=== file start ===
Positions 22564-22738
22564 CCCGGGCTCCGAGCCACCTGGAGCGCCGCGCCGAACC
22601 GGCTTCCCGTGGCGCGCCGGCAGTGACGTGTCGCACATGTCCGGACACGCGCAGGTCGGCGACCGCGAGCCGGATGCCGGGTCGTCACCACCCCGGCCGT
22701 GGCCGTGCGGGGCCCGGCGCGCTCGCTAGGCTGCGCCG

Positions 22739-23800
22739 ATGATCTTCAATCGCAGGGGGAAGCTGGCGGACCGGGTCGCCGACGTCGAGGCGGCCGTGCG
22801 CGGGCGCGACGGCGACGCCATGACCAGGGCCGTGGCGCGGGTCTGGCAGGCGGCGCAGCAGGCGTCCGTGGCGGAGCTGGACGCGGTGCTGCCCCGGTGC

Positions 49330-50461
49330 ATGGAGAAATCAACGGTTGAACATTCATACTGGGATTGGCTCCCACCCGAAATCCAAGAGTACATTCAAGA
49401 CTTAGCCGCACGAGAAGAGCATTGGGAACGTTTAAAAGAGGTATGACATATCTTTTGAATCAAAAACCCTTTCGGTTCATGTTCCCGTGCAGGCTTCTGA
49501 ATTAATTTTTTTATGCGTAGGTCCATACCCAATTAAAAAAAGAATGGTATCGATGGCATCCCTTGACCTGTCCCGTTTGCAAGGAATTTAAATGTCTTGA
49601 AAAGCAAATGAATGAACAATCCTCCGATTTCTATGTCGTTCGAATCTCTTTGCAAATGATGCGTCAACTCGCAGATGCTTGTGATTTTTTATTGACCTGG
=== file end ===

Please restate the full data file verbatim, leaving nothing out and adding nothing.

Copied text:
Positions 22564-22738
22564 CCCGGGCTCCGAGCCACCTGGAGCGCCGCGCCGAACC
22601 GGCTTCCCGTGGCGCGCCGGCAGTGACGTGTCGCACATGTCCGGACACGCGCAGGTCGGCGACCGCGAGCCGGATGCCGGGTCGTCACCACCCCGGCCGT
22701 GGCCGTGCGGGGCCCGGCGCGCTCGCTAGGCTGCGCCG

Positions 22739-23800
22739 ATGATCTTCAATCGCAGGGGGAAGCTGGCGGACCGGGTCGCCGACGTCGAGGCGGCCGTGCG
22801 CGGGCGCGACGGCGACGCCATGACCAGGGCCGTGGCGCGGGTCTGGCAGGCGGCGCAGCAGGCGTCCGTGGCGGAGCTGGACGCGGTGCTGCCCCGGTGC

Positions 49330-50461
49330 ATGGAGAAATCAACGGTTGAACATTCATACTGGGATTGGCTCCCACCCGAAATCCAAGAGTACATTCAAGA
49401 CTTAGCCGCACGAGAAGAGCATTGGGAACGTTTAAAAGAGGTATGACATATCTTTTGAATCAAAAACCCTTTCGGTTCATGTTCCCGTGCAGGCTTCTGA
49501 ATTAATTTTTTTATGCGTAGGTCCATACCCAATTAAAAAAAGAATGGTATCGATGGCATCCCTTGACCTGTCCCGTTTGCAAGGAATTTAAATGTCTTGA
49601 AAAGCAAATGAATGAACAATCCTCCGATTTCTATGTCGTTCGAATCTCTTTGCAAATGATGCGTCAACTCGCAGATGCTTGTGATTTTTTATTGACCTGG